Williams College Employee Handbook
Human Subjects Review Committee (HSRC)
The task of the Human Subjects Review Committee is to protect the rights and welfare of people serving as research subjects for Williams College faculty and students. This committee acts as an Institutional Review Board (IRB) for all projects involving human subjects. Investigators proposing such research must submit for evaluation by the IRB a project description and copies of the consent forms that the subjects are asked to sign. Sufficient time must be allowed for the IRB to reach a decision. The Human Subjects Review Committee usually consists of Williams faculty and two members of the local community, one of whom is usually an attorney.
Institutional Biosafety Committee
The Biosafety Committee monitors activities at Williams College specifically dealing with recombinant DNA research, in accordance with the guidelines set by the Department of Health and Human Services in the Federal Register. It reviews proposals from project directors, sets standards for containment protocols, and inspects facilities where recombinant DNA research is being conducted. The committee is composed of two members of the Williams science faculty, a member of the Williams staff, and usually an attorney and a physician as representatives of the local community.
Institutional Animal Care and Use Committee (IACUC)
The Institutional Animal Care and Use Committee is an oversight committee mandated by federal regulations. The committee is composed of at least five members, among whom must be a person not connected with the College, a veterinarian, and at least one scientist whose research involves animals. The IACUC meets semi-annually and at other times as needed. The committee acts immediately upon all proposals submitted to it. The functions of the IACUC include:
- reviewing annually the College's program for humane care and use of animals inspecting annually all of the College's animal facilities
- bringing about any changes in procedures or facilities necessary to rectify deficiencies found during reviews
- reviewing any concerns involving the care and use of animals at the College
- making recommendations to the pertinent College official(s) regarding the animal program, animal facilities, or training for those involved with handling animals
- reviewing the use of animals in course laboratory programs
- reviewing all research grant proposals submitted to federal agencies either to approve them, approve them with requested modifications, or reject them if there are significant issues or problems involving animal welfare
- reviewing all proposed significant changes regarding the use of animals in ongoing research projects, either to approve them, approve them with requested modifications, or withhold approval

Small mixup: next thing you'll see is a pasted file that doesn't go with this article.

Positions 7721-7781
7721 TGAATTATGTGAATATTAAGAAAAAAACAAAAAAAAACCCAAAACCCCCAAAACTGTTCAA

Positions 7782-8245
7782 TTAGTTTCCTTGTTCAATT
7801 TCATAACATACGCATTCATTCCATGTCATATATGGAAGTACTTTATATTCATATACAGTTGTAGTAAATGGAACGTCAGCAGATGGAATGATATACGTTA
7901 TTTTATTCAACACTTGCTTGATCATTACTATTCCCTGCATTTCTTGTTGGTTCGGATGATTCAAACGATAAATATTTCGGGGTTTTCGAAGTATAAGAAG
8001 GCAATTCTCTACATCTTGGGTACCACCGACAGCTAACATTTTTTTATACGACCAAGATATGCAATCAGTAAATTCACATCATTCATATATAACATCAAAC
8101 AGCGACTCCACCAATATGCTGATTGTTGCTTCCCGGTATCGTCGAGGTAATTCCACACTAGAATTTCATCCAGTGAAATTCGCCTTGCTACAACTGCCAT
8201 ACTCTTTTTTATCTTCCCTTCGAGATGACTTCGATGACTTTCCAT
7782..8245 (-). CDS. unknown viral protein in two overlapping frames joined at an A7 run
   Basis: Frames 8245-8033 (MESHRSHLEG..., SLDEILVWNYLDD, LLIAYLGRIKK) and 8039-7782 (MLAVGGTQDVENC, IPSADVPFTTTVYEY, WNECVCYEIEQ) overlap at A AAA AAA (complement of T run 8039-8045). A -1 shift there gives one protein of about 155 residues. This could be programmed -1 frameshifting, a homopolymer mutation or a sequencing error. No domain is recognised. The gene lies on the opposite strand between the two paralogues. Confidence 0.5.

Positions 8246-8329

- suspending an ongoing research project involving animals that is not in accord with rules set forth by the NIH
(Significant portions of this description have been taken from the College's "Animal Welfare Assurance Statement," which is on file with the NIH.)
Radiation Safety Committee
The Radiation Safety Committee is responsible for over-seeing the safe use of radiation-emitting devices and substances on campus. These include radioactive substances, lasers, and x-ray emitting devices that are used for research and teaching purposes. The committee ensures that the use of radioactive substances on campus complies with the provisions of the license issued to the College by the U.S. Nuclear Regulatory Commission, and that work involving lasers and x-ray units complies with the regulations of the Massachusetts Department of Public Health. All users of radioactive materials, whether from a sealed or unsealed source, must report use of these materials to the Chair of the Radiation Safety Committee.
Members of the committee include the College's radiation safety officer and all members of the faculty and staff using radioactive materials.
The Safety Committee is responsible for the compliance by Williams College with a number of state and federal laws on safety issues. The immediate concern of the committee is those regulations dealing with involuntary exposure to hazardous materials, especially exposure by those who do not control the substance being used. The committee meets to review labeling, training, use, storage, and disposal techniques used by all College departments that deal with hazardous materials.
The Chemical Hygiene Officer supervises the temporary storage and disposal of hazardous chemicals for both academic and service departments. The committee is composed of the chemical Hygiene Officer and at least one representative of each department that uses hazardous materials for any purpose: teaching, research, or routine maintenance.
Williams College is responsible for identifying employees who might be at risk because of their position. The College is required to provide awareness training for exposure to blood containing Hepatitis B virus infections. Through OSHA (Occupational Safety and Health Administration) we are required to follow 29 CFR Part 1910.1030 to address occupational exposures to these bloodborne pathogens.
Notice to New Employees http://wiki.williams.edu/display/handbooks/Bloodborne+Pathogens